Mali (MNN) – Mali’s official presidential vote count could be released a couple days early with no further need for a runoff.
According to government election officials, Former Prime Minister Ibrahim Boubacar Keita is comfortably in the lead. He was one of 27 candidates on the ballot. The former finance minister was in second place.
However, tensions have been rising as the formal results near. Despite a smooth polling process, Keita’s rivals are rejecting early results, calling for an international commission to be established to tally the vote, and launch a second round.
Their call echoes recent calls by the International Crisis Group to delay the election so that it could be better organized. However, Malian officials hoped that the vote would be credible enough to return the country to peace, democracy and stability.
The election was the first in this vast West African country of 15 million since Mali almost fractured last year. Baptist Global Response Executive Director, Jeff Palmer explains a little more of the troubles that have led to the domino effect of the national trauma. “It’s not just the armed conflict, the political turmoil; this is all on top of the Sahel famine that hit the last couple years. They were just starting to recover from that.”
Even if the country remains peaceful post-electively, Palmer says the troubles facing Mali won’t vanish. “If you look at the capital area where we have worked out of, it’s been fairly stable. That’s where we’ve had folks to be able to go. But, if you look at some of the eastern and northern areas where some of the rebel forces have been active, you’re still looking at 350,000 Internally Displaced People in Mali.”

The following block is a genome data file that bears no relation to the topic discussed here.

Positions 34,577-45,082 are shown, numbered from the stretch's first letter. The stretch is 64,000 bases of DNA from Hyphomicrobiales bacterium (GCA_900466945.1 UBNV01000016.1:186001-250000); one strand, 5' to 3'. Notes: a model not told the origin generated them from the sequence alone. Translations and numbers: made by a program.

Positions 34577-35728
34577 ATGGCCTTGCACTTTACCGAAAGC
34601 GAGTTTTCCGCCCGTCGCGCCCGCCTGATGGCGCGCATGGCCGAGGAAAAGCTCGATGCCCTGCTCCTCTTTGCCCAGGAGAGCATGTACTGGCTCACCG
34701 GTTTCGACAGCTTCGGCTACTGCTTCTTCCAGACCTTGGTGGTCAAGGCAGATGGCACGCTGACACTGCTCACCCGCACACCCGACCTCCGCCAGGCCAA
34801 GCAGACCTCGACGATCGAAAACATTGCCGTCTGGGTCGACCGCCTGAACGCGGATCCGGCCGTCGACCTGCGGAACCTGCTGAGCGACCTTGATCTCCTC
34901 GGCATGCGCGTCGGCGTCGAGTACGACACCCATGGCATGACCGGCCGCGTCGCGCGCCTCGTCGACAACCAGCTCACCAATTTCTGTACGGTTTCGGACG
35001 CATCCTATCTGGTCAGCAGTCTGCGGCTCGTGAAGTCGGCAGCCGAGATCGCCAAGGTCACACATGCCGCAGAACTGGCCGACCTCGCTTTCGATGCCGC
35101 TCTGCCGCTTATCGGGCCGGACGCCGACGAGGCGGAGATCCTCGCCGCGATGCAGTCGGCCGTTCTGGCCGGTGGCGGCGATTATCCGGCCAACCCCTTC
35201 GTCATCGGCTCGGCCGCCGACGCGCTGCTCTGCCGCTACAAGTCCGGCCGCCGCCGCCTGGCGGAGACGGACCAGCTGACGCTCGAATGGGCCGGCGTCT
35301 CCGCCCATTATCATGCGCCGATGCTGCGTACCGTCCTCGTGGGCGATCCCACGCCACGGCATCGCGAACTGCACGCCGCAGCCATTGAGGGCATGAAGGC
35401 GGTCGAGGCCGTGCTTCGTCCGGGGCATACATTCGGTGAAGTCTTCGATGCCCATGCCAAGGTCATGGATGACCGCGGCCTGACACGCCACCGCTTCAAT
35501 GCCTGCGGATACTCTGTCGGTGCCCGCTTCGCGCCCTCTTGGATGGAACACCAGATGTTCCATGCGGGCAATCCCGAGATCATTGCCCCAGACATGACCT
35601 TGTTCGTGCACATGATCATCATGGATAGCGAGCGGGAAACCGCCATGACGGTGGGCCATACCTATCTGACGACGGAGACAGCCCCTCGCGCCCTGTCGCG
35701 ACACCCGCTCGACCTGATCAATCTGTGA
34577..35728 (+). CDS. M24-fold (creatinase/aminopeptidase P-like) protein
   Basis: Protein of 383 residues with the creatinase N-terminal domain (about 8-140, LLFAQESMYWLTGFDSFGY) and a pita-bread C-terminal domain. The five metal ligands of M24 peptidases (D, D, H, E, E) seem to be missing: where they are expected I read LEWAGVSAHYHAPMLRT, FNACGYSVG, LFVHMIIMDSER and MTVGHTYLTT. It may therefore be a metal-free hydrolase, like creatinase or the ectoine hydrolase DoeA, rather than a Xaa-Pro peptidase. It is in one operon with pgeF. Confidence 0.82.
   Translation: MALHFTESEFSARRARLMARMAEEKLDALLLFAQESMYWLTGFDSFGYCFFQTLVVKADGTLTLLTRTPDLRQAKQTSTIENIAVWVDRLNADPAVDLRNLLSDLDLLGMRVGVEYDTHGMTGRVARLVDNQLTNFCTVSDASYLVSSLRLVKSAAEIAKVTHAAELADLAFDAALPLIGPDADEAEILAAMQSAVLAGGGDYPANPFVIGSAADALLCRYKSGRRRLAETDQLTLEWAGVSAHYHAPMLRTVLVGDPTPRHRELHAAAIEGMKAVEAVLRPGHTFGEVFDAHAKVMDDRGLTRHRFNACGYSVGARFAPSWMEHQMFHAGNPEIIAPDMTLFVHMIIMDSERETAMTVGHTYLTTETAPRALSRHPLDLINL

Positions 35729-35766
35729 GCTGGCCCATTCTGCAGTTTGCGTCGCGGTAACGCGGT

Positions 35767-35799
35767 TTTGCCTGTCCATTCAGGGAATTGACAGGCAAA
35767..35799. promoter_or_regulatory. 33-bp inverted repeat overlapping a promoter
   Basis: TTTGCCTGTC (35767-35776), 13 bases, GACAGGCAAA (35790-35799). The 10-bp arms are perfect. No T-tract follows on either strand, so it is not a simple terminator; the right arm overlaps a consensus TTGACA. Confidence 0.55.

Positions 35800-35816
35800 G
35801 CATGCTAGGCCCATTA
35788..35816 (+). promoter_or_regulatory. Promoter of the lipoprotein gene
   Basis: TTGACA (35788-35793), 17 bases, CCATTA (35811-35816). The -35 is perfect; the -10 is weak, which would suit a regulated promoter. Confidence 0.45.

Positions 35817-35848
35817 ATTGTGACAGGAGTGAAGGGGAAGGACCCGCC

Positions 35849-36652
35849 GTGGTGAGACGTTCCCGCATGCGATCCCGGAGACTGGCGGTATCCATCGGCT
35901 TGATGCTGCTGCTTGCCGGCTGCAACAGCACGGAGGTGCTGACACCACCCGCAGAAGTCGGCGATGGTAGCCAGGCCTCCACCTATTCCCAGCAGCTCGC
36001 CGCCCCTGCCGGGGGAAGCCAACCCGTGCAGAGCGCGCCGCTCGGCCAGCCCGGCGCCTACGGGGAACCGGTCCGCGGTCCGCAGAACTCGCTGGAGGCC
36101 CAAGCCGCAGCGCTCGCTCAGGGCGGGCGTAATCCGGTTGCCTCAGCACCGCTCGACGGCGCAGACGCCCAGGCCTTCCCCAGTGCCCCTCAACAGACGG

Meeting the needs of those IDPs far exceeds the strength of Mali’s coffers. The election and stabilization of the country is a prerequisite to the resumption of donor aid. The U.S. State Department has indicated $180 million of aid and military assistance would be released to Mali if the election is a success.
The help could come too little, too late for the nearly 1.4 million people in need of food assistance. The conflict of the last seven months drained off what help could get in. It hit BGR’s partners too, says Palmer. “We have struggled in recent months now, or actually, the last couple of weeks. Some of our key contacts have had to come out of the area. It’s a hard living situation, plus it’s a lot of spiritual warfare and healthcare issues.”
Local churches have housed and fed many people, and BGR partners are helping by providing basic essentials and food. “The kindness and compassion of Christ goes from person to person. the message of the hope of charts goes from person to person, so, having people there, boots on the ground, followers of Christ, in an area with those overwhelming percentages is a way we insure that there is compassion and there is a message of hope.” Palmer is praying for another partner on the ground, and for a specific, though as yet, unknown person. “Mali is one of those places where you don’t want to mobilize a lot of volunteers from the United States, or from other places to go in just because of the dangerous living situations. Pray for just to have wisdom and knowledge and divine context with those who can help us get to the neediest people in that country.”
In the meantime, will you join him? Also, would you pray wisdom for the refugees to know when to return to their homes. Ask God to use this crisis to reveal His love to many people.